Israel Grinds to a Halt
Nationwide Strike Erupts Over Controversial Judicial Reforms
Photo: Nir Hirshman (Wikimedia Commons)
In response to Prime Minister Benjamin Netanyahu's proposed judicial reforms, hundreds of thousands of Israelis have taken to the streets in protest. The controversial reforms, which would grant the government power to veto Supreme Court decisions and appoint its own judges, have sparked widespread concerns over the potential demise of Israel's democracy.
The situation escalated when Defense Minister Yoav Gallant was fired for voicing opposition to the proposed judicial overhaul. In response, citizens throughout Israel staged a general strike, effectively paralyzing daily operations. Ben-Gurion International Airport grounded all departing flights, while major seaports Haifa and Ashdod announced shutdowns in solidarity with the strike. Public hospitals and clinics also joined the strike, limiting their services to lifesaving treatments only.
McDonald's announced the closure of its restaurants across the country, while Israel's leading universities also shut their doors in protest. Asaf Zamir, Israel’s Counsel General in New York, resigned in protest of Gallant's dismissal.
Protesters, labeled as anarchists and traitors by the government, include a diverse coalition of women's rights and LGBTQ activists, Arabs, opposition party members, academics, army reservists, students, high-tech employees, retirees, and young families, both secular and religious Jews. Notably, military reservists from IDF's elite units, some who served with Netanyahu, and pilots, who enjoy widespread respect among Israelis, have also joined the protests.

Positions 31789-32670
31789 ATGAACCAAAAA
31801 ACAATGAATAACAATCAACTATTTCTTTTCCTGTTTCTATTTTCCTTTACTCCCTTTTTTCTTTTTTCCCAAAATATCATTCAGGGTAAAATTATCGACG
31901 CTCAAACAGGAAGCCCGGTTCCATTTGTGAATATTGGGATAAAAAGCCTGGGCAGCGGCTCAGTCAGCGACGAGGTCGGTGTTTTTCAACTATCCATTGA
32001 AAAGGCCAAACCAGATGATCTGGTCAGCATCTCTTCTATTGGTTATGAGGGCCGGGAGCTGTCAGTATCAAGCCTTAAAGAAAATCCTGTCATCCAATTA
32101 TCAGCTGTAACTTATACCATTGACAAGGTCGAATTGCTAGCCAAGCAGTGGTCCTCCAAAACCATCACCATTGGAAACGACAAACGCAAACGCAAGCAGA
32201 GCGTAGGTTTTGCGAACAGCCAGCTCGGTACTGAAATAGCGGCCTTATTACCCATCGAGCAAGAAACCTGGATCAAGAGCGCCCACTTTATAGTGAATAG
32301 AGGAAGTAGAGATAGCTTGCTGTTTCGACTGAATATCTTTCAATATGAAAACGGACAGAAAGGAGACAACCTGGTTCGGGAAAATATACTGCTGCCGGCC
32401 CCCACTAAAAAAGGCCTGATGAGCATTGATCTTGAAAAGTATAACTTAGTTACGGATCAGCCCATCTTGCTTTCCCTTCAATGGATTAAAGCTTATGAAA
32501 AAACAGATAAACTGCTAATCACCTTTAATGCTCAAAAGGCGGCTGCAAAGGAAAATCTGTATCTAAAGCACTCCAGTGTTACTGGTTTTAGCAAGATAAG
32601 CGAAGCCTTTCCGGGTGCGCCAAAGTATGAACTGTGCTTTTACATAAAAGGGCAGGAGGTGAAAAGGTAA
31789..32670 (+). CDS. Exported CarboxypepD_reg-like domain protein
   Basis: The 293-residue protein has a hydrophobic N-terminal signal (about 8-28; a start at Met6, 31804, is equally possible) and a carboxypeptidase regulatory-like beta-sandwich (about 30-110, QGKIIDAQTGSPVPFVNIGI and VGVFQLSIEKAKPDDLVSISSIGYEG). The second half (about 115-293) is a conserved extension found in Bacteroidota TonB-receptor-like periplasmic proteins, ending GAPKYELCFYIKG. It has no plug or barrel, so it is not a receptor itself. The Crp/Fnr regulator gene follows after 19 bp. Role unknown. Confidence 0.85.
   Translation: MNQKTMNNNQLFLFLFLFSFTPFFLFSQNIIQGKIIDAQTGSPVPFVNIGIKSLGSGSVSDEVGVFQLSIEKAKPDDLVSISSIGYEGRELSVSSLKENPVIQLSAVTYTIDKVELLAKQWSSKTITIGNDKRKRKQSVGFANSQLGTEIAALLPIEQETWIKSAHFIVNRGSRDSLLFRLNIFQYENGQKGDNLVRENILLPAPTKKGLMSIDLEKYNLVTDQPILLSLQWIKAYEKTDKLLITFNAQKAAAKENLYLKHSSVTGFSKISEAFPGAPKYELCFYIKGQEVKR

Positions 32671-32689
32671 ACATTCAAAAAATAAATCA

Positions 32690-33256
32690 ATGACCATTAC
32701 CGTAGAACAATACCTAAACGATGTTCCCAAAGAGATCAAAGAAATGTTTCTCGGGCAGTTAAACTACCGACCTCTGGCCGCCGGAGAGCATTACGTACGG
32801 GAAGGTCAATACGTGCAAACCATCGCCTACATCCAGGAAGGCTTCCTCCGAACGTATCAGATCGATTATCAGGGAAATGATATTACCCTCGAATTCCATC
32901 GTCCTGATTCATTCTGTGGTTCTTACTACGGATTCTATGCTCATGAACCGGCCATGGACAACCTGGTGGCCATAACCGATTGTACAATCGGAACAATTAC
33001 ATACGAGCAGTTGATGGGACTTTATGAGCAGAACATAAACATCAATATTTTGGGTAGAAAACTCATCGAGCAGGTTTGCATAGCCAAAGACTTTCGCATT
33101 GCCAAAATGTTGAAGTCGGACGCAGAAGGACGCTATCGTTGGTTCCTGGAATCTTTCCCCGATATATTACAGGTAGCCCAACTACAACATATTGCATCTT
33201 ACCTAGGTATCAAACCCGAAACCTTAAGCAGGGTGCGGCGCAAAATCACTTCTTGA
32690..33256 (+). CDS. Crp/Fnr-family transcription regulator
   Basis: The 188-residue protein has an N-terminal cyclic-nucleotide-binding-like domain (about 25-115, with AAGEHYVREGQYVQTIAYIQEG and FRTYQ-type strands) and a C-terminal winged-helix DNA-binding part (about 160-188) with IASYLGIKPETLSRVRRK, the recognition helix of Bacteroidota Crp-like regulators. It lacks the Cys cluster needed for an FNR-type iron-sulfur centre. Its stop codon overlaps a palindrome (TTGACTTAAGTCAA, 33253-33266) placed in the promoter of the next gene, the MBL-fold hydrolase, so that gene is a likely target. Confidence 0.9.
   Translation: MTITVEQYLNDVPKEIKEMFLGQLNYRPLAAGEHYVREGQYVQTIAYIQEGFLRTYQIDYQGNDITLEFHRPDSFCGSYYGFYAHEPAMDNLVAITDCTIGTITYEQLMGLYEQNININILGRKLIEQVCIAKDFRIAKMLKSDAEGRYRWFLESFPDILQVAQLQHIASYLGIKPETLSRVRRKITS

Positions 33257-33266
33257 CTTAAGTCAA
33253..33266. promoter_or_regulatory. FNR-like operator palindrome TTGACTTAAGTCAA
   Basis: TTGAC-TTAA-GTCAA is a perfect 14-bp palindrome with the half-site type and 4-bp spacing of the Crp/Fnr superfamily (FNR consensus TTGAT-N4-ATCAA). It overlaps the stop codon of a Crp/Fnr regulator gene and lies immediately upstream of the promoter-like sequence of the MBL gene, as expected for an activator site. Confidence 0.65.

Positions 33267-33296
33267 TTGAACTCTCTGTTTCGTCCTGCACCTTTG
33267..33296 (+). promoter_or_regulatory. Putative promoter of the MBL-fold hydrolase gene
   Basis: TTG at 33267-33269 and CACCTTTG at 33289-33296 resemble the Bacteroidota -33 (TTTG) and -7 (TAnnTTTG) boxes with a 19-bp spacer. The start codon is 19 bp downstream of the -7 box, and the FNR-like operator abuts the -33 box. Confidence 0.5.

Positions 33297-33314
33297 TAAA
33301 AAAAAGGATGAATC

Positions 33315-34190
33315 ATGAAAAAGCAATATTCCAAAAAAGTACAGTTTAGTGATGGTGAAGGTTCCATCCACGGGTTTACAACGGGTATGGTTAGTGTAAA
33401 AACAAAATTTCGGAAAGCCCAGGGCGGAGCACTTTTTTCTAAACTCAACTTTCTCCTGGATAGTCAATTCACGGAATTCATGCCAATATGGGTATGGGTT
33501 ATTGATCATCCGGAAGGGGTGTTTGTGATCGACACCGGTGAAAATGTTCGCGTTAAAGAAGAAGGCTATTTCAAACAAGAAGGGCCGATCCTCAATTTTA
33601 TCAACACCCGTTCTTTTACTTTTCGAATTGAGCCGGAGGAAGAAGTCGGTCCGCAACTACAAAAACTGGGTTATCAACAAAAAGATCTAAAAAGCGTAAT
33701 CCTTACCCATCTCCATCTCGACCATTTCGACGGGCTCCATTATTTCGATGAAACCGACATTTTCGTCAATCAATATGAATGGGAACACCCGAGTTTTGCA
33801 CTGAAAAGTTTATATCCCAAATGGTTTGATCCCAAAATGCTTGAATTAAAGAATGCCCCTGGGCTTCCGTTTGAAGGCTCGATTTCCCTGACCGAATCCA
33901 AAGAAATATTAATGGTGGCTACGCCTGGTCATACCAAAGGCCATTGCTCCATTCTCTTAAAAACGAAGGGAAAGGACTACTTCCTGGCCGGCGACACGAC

In light of the massive demonstrations, Netanyahu has temporarily paused the judicial overhaul. The prime minister, currently under investigation for corruption, has dismissed the allegations as a "witch hunt." Israel, which relies on a set of "Basic Laws" and an independent judiciary instead of a written constitution, has experienced mounting international pressure over Netanyahu's proposed changes. Despite the turmoil, Netanyahu insists that Israel will remain a democracy, arguing that opponents simply misunderstand the bill.
Yoav Gallant, who began his military career in 1977 as a member of the Israeli Naval Commandos (Shayetet 13), served in various command positions, including commander of the Southern Command, and earned the rank of Major General.